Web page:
Crude oil futures prices settled higher Monday guided by weakness in the dollar and a strong showing by U.S. equities.
The "lock-step" tracking was set early in the day after the dollar weakened on disappointing data from the New York Federal Reserve Bank about regional manufacturing and stock prices opened strong and held gains, said Rich Ilczyszyn, senior market strategist at MF Global.
The euro also gained strength ahead of a meeting Tuesday between the leaders of Europe's two biggest economies. Amid continued unease in the euro zone over sovereign debt issues, traders are awaiting developments from the talks between French President Nicolas Sarkozy and German Chancellor Angela Merkel in Paris. Last week, France reported its gross domestic product failed to grow as expected in the second quarter, stirring concerns about a potential downgrade of its debt.
Crude prices made a late charge above $88 a barrel for the first time in seven days. Traders said crude could come under renewed pressure ahead of Wednesday's expiration of September crude oil options on the New York Mercantile Exchange, as strong interest has built around $85 a barrel.
Light, sweet crude oil for September delivery on the New York Mercantile Exchange settled $2.50 a barrel, or 2.9%, higher at $87.88 a barrel, the most since Aug. 3. ICE September Brent crude settled $1.88 higher, at $109.91 a barrel ahead of its expiration on Tuesday.
The market will take its near-term cues from U.S. inventory data, which is expected to show a modest 400,000-barrel decline in crude oil stocks, even as refiners trim operations by 0.4 percentage point from 90% a week earlier. The data, for the week ended Aug. 12, are also expected to show gasoline stocks fell 1.3 million barrels, and that distillates (diesel/heating oil) rose by 700,000 barrels, according to analysts surveyed by Dow Jones Newswires.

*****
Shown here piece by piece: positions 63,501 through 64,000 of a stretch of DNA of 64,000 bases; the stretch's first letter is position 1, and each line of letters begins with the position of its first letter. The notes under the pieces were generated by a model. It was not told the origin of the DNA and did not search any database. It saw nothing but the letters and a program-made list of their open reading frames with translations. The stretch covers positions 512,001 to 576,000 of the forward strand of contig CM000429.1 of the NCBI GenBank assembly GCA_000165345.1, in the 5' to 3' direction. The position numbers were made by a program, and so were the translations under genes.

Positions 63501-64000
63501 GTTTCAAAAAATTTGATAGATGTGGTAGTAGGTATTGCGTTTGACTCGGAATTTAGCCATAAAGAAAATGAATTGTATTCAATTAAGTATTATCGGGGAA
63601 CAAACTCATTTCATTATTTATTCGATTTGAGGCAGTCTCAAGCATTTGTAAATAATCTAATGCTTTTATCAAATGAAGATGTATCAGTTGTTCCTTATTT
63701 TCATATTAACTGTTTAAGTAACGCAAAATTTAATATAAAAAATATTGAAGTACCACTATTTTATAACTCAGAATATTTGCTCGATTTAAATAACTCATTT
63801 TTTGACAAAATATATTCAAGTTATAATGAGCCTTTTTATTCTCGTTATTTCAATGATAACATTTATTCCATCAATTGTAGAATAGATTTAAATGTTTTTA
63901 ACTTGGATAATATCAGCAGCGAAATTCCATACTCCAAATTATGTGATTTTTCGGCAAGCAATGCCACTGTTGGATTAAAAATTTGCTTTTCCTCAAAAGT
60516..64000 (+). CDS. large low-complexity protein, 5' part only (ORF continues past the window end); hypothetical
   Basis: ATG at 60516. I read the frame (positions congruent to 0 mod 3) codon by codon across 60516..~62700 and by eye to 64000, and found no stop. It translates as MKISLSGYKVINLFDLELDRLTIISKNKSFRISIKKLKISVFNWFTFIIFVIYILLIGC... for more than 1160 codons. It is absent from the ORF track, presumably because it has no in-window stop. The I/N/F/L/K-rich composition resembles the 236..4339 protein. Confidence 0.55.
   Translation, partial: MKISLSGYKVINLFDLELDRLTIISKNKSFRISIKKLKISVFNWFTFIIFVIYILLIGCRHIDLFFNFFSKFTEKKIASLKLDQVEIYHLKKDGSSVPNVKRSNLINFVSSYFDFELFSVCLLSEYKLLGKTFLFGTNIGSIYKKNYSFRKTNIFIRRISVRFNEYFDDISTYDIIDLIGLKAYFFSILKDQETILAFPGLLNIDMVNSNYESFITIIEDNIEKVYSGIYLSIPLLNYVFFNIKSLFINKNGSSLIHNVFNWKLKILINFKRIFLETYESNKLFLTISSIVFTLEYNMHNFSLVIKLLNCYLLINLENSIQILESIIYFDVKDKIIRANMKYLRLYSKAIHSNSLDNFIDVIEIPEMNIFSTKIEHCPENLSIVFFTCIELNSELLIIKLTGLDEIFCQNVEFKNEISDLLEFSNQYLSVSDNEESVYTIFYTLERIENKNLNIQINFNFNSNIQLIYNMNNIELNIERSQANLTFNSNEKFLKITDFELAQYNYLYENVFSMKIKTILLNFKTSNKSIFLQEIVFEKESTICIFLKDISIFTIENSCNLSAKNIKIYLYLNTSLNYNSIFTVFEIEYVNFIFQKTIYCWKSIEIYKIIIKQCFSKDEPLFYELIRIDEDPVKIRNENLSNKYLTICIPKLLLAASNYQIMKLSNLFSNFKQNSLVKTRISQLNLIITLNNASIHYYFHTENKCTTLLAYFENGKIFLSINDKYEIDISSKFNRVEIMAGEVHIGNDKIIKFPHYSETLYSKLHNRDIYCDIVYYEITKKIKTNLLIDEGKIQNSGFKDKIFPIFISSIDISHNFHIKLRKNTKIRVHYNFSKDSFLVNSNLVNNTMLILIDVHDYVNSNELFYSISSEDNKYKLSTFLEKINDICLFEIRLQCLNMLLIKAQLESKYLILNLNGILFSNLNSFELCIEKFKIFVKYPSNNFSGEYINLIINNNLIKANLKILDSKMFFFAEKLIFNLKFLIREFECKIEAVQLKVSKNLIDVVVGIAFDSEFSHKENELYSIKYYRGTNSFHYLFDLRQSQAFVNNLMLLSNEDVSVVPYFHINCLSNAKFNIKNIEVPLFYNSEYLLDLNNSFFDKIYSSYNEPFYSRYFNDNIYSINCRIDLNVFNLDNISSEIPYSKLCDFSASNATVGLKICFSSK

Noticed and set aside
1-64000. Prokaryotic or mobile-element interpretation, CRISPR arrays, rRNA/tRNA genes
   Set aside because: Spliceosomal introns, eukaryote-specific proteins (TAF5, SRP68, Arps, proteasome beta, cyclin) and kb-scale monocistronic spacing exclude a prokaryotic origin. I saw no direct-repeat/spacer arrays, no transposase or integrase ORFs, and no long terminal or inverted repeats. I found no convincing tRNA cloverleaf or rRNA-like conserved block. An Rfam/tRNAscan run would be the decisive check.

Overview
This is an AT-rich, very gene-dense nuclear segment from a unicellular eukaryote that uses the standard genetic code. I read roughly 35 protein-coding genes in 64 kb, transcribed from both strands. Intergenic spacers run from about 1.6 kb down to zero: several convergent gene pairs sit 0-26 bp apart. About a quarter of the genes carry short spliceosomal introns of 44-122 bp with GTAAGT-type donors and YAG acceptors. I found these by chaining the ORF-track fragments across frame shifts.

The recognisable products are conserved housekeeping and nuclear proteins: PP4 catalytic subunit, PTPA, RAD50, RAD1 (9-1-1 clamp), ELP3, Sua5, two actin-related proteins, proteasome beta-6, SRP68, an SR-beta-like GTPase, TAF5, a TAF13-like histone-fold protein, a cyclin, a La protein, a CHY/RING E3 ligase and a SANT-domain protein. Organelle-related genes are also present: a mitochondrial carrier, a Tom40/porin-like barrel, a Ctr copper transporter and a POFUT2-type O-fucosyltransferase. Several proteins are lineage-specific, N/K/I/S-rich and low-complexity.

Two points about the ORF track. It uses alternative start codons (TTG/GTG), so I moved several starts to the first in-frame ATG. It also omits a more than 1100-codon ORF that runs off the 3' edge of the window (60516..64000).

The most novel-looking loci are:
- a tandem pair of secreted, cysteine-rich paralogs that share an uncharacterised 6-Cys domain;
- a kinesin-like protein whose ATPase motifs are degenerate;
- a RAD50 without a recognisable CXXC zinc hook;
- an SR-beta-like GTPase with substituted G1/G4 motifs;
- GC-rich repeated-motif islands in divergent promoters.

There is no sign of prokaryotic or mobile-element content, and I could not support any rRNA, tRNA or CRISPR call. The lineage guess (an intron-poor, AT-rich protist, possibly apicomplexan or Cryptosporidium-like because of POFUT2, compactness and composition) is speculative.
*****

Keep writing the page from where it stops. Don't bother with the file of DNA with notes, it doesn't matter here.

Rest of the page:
The American Petroleum Institute, an industry trade association, is scheduled to release its figures for the same period at 4:30 p.m. EDT on Tuesday. The federal Energy Information Administration, the statistical and analytical wing of the Energy Department, data are scheduled for release at 10:30 a.m. EDT on Wednesday.
Widely watched international forecasts recently lowered their outlook for U.S. oil demand growth while warning that current output from the Organization of Petroleum Exporting Countries lags the volume that will be needed later this year, requiring drawdowns of already tightening global inventories.
Analysts said that amid the uncertain global economy, underscored by the plunge of U.S. crude oil prices to below $75 a barrel after Standard and Poor's Corp. downgraded the rating for U.S. sovereign debt, OPEC is likely to be extremely vigilant about defending prices in order to meet member nations' budget needs.
MF Global's Ilczyszyn said that if the U.S. economy shows signs of further weakness, "we may get dips below $80, but no sustained moves" for U.S. benchmark crude, as OPEC would likely lower output to support prices.
Lawrence Eagles, oil analyst at J.P. Morgan, said Kuwait's current budget, with high social spending and heavy fuel subsidies, requires export prices that translate to around $96 for North Sea Brent crude. That reinforces his view that OPEC would cut output to reverse a sustained fall in Brent below $90 a barrel, he said.
September-delivery gasoline blendstock futures settled 5.23 cents higher at $2.8745 a gallon, while September heating oil futures settled 4.04 cents higher, at $2.9441 a gallon. Heating oil futures have gained 6.5%, or nearly 18 cents a gallon, in the last four trading days on anticipation of continued high export demand, even if demand in the U.S. weakens, traders said.